Thus, the advent of the revolutionary, Fidel Castro, marked the end of US business as usual. One of Castro’s first acts was to drive out the American gangsters and nationalize US businesses. His romantic idealism won him overwhelming popularity of the Cuban masses and fired the excitement among young people in US campuses. The dictionary got a new word- Fidelismo, meaning “belief in, adherence to, or advocacy of the principles of Fidel Castro.”

On April 25, 1959 Fidel Castro was invited by the Harvard Law School’s student law forum to speak to its members at a Cambridge café. But soon over 3000 students registered to attend. The meeting was then shifted the Dillon Field House, where over 35000 wilding cheering and supportive students from the Boston area’s many educational institutions. Watching this an alarmed McGeorge Bundy, the Dean of Harvard College, thought that the US needed a plan to counter Castro’s charisma. The following year he became the recently elected President John F Kennedy’s choice as National Security Advisor. The die was thus cast for the future US-Cuba relations.

Obama shakes hands with Cuba’s Castro at Mandela service

The Kennedy Administration inherited plans made by the CIA to bring down the new Castro regime and restore the days of business as usual. The Eisenhower administration prudently left its plans for the next administration to execute.  The main plan was an invasion of Cuba ostensibly by a émigré Cuban army. This was modeled on the template provided by the CIA orchestrated overthrow of the leftist Jacobo Arbenz regime in Guatemala in 1954. 

The CIA was coming from a run of successes having overthrown the nationalist Shukri al-Quwatli government in Syria in 1949, the nationalist Mohammed Mossadegh government in Iran in 1953, almost pulling off the overthrow of the communist regime in Hungary in 1956, and overthrowing the new post colonial government of Patrice Lumumba in Congo in 1960.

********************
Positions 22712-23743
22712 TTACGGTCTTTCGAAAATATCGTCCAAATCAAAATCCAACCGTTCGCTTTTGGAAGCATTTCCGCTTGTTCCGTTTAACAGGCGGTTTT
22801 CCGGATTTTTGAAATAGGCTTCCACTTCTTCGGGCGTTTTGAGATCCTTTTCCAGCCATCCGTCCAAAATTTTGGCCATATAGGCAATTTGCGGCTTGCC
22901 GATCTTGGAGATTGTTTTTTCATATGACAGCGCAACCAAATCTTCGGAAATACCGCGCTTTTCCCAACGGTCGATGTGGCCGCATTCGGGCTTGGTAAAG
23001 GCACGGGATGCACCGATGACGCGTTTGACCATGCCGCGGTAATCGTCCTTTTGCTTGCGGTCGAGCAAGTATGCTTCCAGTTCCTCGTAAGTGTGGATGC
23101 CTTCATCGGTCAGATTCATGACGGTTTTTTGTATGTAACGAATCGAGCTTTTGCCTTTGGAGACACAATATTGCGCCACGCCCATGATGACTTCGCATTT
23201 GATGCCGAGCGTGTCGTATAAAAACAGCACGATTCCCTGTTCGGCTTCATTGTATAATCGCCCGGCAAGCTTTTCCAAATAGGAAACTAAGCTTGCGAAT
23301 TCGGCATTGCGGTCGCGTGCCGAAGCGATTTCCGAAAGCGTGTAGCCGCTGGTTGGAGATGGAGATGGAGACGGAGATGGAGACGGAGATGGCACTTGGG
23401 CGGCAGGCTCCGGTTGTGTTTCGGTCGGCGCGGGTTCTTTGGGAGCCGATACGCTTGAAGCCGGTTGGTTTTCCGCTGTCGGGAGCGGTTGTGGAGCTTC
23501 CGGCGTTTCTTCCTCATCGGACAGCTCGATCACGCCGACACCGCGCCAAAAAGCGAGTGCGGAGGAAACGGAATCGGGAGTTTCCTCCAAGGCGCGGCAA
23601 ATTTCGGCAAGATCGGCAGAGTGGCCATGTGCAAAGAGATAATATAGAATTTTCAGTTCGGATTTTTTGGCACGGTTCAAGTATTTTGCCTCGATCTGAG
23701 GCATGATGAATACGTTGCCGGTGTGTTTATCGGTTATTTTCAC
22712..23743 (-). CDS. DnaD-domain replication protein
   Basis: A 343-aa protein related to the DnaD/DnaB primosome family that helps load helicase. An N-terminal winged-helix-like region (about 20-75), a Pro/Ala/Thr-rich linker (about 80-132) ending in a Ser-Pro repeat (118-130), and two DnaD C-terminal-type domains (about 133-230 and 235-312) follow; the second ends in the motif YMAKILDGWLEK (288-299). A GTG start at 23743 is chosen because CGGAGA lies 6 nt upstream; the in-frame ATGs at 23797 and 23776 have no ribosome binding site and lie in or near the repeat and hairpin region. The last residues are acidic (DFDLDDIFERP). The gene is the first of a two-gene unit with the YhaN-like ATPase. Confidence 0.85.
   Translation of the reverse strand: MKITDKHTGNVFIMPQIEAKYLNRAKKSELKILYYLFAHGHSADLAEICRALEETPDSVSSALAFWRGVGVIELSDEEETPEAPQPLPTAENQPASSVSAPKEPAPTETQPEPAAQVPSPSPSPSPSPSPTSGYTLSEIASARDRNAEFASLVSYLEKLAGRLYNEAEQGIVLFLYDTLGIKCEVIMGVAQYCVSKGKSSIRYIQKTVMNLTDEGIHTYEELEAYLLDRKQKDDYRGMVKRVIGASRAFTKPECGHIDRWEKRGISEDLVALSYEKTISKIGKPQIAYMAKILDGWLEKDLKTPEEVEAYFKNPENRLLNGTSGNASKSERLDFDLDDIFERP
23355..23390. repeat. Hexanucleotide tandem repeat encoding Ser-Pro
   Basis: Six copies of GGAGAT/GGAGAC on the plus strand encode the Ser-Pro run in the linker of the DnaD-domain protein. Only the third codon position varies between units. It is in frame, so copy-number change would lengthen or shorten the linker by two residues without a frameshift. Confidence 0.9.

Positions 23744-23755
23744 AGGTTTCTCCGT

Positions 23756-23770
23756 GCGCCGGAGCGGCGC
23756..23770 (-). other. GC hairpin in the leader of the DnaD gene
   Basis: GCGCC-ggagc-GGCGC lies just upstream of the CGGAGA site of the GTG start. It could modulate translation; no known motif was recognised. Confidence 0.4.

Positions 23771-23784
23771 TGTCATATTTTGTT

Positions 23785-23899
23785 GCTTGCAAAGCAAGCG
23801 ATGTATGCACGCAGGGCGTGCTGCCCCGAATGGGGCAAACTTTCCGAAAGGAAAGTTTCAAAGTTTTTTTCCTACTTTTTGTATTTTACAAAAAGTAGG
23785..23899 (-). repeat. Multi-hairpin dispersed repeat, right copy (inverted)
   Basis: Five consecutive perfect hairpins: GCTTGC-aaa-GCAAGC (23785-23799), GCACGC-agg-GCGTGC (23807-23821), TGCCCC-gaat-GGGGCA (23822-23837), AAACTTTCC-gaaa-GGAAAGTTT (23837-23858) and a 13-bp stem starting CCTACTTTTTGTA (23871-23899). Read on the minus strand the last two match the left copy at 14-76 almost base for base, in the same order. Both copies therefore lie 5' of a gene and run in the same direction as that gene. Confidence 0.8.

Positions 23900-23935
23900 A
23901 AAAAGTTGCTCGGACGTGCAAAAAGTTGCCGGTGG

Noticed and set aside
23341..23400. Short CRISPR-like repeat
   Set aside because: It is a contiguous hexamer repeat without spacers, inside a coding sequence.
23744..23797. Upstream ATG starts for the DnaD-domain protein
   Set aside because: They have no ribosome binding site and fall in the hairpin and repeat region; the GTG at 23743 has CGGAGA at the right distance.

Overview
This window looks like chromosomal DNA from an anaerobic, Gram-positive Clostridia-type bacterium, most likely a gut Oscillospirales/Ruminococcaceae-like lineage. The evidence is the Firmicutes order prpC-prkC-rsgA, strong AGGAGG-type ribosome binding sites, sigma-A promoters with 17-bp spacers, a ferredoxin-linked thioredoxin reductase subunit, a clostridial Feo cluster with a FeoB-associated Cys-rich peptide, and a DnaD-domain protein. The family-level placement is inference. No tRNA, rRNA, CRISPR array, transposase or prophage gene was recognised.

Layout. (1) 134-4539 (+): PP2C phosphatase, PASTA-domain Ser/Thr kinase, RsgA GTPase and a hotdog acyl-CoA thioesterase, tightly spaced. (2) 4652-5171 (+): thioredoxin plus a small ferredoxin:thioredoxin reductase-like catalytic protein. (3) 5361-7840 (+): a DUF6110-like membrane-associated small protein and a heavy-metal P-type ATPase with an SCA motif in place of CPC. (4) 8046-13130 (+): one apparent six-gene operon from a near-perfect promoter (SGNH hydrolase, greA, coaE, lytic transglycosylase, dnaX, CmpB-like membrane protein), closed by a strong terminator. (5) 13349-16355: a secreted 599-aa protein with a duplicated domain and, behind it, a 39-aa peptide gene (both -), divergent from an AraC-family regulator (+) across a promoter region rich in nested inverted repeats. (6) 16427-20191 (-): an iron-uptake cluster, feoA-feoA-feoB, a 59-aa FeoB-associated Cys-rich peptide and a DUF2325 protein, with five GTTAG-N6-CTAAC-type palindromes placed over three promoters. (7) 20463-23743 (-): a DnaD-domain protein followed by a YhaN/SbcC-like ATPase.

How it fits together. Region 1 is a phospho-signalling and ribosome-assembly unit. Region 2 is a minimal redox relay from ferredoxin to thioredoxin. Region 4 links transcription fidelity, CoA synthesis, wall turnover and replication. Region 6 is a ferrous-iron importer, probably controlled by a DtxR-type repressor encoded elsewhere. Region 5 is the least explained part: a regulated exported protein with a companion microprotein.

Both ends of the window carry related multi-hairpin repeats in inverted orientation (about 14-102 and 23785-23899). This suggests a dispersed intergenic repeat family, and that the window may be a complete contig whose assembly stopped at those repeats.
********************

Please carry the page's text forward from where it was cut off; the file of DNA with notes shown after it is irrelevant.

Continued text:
The CIA plan for Cuba called for the seaborne invasion by about 1400 US Army trained fighters organized into one paratroop and five infantry battalions, at a place called the Bahia de Cochinos or Bay of Pigs in Trinidad at the foot of the Escambray Mountains. The invasion of April 17, 1961 was preceded by softening up bombing missions undertaken by eight B-26 aircraft with barely concealed USAF markings flying from Guatemala. The invasion was an unmitigated disaster. Castro’s forces were better prepared, and the invasion force floundered on the rocky shoals, which the US satellite photo analysts opined was sponge. As the rebels tried to wade ashore, Cuban militiamen on the shore moved them down with a relentless machine gun fire. 

President Castro and Vice-President Nixon in Washington on April 15, 1959